Cloudera Developer Blog · HBase Posts
The compactions model is changing drastically with CDH 5/HBase 0.96. Here’s what you need to know.
Apache HBase is a distributed data store based upon a log-structured merge tree, so optimal read performance would come from having only one file per store (Column Family). However, that ideal isn’t possible during periods of heavy incoming writes. Instead, HBase will try to combine HFiles to reduce the maximum number of disk seeks needed for a read. This process is called compaction.
Compactions choose some files from a single store in a region and combine them. This process involves reading KeyValues in the input files and writing out any KeyValues that are not deleted, are inside of the time to live (TTL), and don’t violate the number of versions. The newly created combined file then replaces the input files in the region.
The second how-to in a series about using the Apache HBase Thrift API
Last time, we covered the fundamentals about connecting to Thrift via Python. This time, you’ll learn how to insert and get multiple rows at a time.
Working with Tables
Using the Thrift interface, you can create or delete tables. Let’s take a look at the Python code that creates a table:
Get an overview of the available mechanisms for backing up data stored in Apache HBase, and how to restore that data in the event of various data recovery/failover scenarios
With increased adoption and integration of HBase into critical business systems, many enterprises need to protect this important business asset by building out robust backup and disaster recovery (BDR) strategies for their HBase clusters. As daunting as it may sound to quickly and easily backup and restore potentially petabytes of data, HBase and the Apache Hadoop ecosystem provide many built-in mechanisms to accomplish just that.
In this post, you will get a high-level overview of the available mechanisms for backing up data stored in HBase, and how to restore that data in the event of various data recovery/failover scenarios. After reading this post, you should be able to make an educated decision on which BDR strategy is best for your business needs. You should also understand the pros, cons, and performance implications of each mechanism. (The details herein apply to CDH 4.3.0/HBase 0.94.6 and later.)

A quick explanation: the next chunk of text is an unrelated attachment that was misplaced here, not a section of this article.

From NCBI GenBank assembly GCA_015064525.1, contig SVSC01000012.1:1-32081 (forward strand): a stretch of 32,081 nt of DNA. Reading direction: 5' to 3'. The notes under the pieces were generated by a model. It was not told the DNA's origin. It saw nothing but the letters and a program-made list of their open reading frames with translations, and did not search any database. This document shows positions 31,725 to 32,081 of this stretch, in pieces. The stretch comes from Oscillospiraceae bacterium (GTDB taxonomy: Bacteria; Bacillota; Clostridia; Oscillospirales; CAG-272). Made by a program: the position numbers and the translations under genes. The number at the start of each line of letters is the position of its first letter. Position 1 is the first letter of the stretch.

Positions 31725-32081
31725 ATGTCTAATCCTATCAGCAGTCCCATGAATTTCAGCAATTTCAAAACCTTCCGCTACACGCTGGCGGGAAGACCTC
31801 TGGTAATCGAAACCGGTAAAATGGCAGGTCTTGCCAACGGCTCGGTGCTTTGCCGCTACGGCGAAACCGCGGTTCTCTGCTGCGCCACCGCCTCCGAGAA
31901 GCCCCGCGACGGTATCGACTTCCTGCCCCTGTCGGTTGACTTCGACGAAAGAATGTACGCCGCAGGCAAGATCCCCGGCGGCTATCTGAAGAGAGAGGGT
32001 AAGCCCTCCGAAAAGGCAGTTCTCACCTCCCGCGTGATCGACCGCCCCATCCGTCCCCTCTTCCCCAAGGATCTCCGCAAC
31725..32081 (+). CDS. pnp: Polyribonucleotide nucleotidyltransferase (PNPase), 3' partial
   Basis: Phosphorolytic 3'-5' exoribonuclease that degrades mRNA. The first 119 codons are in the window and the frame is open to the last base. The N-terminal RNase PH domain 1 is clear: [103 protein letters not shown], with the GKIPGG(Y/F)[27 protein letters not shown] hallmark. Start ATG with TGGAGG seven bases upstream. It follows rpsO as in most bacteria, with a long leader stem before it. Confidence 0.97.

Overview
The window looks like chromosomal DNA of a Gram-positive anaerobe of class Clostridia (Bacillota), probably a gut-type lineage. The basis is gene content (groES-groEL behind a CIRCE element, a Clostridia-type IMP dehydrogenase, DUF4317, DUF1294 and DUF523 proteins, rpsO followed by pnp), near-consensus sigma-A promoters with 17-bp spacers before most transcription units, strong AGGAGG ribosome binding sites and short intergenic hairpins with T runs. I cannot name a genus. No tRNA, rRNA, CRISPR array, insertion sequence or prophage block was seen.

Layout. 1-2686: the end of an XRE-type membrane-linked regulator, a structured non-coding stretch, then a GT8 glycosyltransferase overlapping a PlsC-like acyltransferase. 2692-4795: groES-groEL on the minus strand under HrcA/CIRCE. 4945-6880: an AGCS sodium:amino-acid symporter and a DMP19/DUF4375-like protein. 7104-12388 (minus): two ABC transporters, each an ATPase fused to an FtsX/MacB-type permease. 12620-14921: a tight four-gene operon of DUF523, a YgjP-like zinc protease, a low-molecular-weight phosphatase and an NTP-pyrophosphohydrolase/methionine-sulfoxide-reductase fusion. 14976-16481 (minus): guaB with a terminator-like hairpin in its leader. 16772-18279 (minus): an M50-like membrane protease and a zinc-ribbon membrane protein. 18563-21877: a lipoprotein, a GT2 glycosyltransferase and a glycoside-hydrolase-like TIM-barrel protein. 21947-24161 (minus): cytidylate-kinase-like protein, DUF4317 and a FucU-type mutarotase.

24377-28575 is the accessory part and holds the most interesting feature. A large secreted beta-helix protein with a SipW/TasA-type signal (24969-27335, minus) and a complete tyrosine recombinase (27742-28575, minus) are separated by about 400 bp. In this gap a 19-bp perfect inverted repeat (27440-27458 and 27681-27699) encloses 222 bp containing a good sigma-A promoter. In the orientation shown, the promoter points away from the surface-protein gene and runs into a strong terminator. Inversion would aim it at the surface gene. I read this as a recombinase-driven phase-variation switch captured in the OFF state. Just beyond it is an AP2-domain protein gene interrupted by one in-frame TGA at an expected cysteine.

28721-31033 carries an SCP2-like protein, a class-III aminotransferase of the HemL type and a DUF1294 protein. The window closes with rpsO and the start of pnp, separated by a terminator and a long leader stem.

Cloudera Manager 4.7 added support for managing Cloudera Search 1.0. Thus Cloudera Manager users can easily deploy all components of Cloudera Search (including Apache Solr) and manage all related services, just like every other service included in CDH (Cloudera’s distribution of Apache Hadoop and related projects).
In this how-to, you will learn the steps involved in adding Cloudera Search to a Cloudera Enterprise (CDH + Cloudera Manager) cluster.
Installing the SOLR Parcel
In our example, the cluster uses a CDH 4.4 parcel and is running Apache ZooKeeper, HDFS, and Apache HBase services. (Parcels are a really useful way to deploy new software and do painless upgrades via Cloudera Manager.)
We at Cloudera University have been busy lately, building and expanding our courses to help data professionals succeed. We’ve expanded the Hadoop Administrator course and created a new Data Analyst course. Now we’ve updated and relaunched our course on Apache HBase to help more organizations adopt Hadoop’s real-time Big Data store as a competitive advantage.
The course is designed to make sure developers and administrators with an HBase use case can start realizing value from day one. We doubled the length of the curriculum to four days, allowing a deep dive into HBase operations as well as development.